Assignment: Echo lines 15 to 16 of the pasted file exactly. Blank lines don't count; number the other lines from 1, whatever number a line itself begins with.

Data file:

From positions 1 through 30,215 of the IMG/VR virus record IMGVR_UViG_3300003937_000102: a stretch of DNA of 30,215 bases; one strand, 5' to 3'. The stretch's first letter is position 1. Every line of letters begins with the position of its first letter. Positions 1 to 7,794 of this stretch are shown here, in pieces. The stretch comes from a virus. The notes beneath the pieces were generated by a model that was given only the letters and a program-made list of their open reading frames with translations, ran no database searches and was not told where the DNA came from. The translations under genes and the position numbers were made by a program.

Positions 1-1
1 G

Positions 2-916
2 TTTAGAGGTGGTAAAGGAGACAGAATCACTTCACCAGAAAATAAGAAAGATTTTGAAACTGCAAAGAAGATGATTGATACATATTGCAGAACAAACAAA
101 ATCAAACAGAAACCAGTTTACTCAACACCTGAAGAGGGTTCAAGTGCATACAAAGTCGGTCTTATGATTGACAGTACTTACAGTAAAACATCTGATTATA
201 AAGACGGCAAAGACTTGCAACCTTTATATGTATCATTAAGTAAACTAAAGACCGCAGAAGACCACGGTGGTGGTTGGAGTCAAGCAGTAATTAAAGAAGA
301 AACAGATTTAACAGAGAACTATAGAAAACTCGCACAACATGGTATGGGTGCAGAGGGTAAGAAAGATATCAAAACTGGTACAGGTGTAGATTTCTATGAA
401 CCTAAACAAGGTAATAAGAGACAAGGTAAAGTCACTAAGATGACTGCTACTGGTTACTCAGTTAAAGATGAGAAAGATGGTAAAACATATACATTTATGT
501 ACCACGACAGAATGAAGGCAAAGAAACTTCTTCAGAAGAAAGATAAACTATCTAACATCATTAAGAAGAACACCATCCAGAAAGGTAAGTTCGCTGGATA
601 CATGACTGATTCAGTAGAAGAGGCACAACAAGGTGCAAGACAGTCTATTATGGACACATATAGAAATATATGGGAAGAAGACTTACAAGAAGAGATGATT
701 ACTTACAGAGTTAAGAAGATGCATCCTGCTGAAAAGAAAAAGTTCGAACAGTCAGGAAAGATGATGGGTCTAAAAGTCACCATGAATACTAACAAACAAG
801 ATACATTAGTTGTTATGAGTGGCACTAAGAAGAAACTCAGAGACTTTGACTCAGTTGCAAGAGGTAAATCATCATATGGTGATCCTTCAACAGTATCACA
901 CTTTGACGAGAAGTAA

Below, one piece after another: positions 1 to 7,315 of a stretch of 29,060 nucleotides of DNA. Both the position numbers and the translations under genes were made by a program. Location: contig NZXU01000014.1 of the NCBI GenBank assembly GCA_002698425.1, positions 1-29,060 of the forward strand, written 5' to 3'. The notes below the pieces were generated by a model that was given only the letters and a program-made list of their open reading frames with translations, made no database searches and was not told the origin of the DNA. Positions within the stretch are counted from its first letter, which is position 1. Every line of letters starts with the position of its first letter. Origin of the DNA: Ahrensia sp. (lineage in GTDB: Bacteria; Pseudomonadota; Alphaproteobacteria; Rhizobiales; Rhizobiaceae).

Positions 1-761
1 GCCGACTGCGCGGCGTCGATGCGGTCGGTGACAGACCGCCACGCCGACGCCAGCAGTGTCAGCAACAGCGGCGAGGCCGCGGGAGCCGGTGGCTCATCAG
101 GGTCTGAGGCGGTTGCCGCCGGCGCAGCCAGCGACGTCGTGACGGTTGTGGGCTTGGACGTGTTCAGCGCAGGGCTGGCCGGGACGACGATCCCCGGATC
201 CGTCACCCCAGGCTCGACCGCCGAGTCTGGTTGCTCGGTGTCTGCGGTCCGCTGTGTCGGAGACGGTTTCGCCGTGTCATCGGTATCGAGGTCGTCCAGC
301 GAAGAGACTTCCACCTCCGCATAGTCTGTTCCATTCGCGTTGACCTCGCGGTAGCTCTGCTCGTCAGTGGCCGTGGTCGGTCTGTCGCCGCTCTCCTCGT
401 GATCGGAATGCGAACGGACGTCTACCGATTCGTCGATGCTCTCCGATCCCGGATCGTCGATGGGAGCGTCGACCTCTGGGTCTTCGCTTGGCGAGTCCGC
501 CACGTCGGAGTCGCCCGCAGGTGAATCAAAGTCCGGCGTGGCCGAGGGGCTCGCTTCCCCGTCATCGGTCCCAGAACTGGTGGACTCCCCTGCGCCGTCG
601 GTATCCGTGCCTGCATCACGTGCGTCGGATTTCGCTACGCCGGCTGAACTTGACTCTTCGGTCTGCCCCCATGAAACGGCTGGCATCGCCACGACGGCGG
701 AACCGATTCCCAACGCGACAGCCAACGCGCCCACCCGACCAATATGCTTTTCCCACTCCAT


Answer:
Below, one piece after another: positions 1 to 7,315 of a stretch of 29,060 nucleotides of DNA. Both the position numbers and the translations under genes were made by a program. Location: contig NZXU01000014.1 of the NCBI GenBank assembly GCA_002698425.1, positions 1-29,060 of the forward strand, written 5' to 3'. The notes below the pieces were generated by a model that was given only the letters and a program-made list of their open reading frames with translations, made no database searches and was not told the origin of the DNA. Positions within the stretch are counted from its first letter, which is position 1. Every line of letters starts with the position of its first letter. Origin of the DNA: Ahrensia sp. (lineage in GTDB: Bacteria; Pseudomonadota; Alphaproteobacteria; Rhizobiales; Rhizobiaceae).

Positions 1-761